Recently, there was a paper published about Western Digital’s (WD) My Passport series of Hard Drives.
Anyways, if you read the full report, it is a great summary of the various points of vulnerability that the drive has. Basically, you cannot rely on the drive very well to keep you data secure.
Ars Technica has a great summary post of the article if you are interested, and with their own analysis.
To begin with, I would like to know if this is an anomaly or if this is more widespread. I suspect though that most untested encryption meant for consumer (and likely many enterprise devices as well) are full of holes. Barring independent testing from a wide variety of storage media though, there is no easy way to test, but this small sample size is certainly not very encouraging.
The paper is disturbing especially because of the nature of the errors made. We are not talking about some highly complex, highly technical errors being made here (they used the Rand() function, as an example). I suspect that the encryption may be more marketing by WD than anything else. More dangerously, I would worry that it could put buyers into a false sense of security. Your data is actually not safe.
What is the lesson? If you buy a consumer or enterprise hard drive, I would not make the assumption that your data is security just because it has encryption. In this day and age, even what are considered the top industry experts occasionally make mistakes in their Transport Layer Security (TLS) implementations. There have been some high profile security flaws found in the past few years.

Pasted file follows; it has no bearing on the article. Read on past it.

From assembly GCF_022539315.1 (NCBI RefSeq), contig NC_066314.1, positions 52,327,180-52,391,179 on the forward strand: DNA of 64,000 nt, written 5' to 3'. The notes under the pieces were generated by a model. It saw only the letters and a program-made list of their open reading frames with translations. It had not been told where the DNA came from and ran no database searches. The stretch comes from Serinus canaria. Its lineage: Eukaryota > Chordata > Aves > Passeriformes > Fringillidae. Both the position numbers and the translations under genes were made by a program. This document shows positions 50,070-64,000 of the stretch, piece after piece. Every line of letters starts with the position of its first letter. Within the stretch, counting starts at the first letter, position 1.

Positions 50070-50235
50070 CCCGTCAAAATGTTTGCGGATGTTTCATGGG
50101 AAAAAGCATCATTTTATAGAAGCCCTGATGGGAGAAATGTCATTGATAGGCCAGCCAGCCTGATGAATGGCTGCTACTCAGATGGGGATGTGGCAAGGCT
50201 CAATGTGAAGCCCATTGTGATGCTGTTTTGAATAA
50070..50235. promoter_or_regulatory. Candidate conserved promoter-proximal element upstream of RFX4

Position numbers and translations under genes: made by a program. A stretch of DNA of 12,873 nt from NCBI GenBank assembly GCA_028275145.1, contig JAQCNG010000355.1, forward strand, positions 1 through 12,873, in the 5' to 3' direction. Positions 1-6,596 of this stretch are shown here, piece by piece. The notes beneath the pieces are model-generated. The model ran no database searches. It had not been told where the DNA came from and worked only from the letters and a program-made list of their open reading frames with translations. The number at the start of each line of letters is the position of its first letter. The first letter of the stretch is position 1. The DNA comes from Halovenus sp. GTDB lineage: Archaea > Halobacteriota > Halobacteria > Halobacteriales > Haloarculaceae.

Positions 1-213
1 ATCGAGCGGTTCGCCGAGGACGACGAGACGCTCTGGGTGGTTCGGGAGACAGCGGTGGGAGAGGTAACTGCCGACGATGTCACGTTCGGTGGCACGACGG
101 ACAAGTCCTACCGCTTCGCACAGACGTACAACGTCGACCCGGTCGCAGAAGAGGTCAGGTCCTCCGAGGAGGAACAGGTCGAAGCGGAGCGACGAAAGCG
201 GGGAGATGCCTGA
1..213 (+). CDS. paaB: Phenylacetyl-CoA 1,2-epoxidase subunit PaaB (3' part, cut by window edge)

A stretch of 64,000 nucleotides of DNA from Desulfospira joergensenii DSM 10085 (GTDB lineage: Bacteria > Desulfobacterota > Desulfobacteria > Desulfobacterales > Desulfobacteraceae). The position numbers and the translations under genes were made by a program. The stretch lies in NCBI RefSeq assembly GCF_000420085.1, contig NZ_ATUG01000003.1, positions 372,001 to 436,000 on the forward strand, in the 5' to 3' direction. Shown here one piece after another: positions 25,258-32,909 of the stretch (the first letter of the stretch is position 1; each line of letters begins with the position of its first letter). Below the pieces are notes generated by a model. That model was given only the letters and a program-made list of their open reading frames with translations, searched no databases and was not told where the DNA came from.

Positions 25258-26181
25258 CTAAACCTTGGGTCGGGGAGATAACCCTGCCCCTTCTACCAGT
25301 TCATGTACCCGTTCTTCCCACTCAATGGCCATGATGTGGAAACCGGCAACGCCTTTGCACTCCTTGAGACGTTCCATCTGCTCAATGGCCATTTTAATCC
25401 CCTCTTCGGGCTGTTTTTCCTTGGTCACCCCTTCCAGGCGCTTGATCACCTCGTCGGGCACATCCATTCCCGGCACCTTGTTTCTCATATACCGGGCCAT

In terms of safety, I’d assume for physical theft:
- Phones probably rank at the bottom in terms of security
- After that is hard drives like the WD My Passport that people carry, along with NAND based USB drives
- Laptops probably rank after that
- Desktops and servers (it’s much harder to steal a full-sized tower or a large server)
The question is, should you be worried? If you have something sensitive, I’d say this one is a no-brainer, but be sure you have backups of the encrypted data and of course, encrypt the data. But what about the average user? That I’m having mixed feelings on. That said, you don’t have a choice when you lose you data – if you did, the answer of course be never!
I’m actually looking into this in my spare time. There are companies that sell solutions (an example is Positive E Solutions), but they are probably too expensive for the average consumer. Something like VeraCrypt (which is free) seems like the best option.
This will be expanded in a later post. In the comments, I’d like to hear your thoughts about the lack of security and if there are any free tools that you use for hard drive encryption. Equally interesting to me would be to hear about what you use for your smartphone.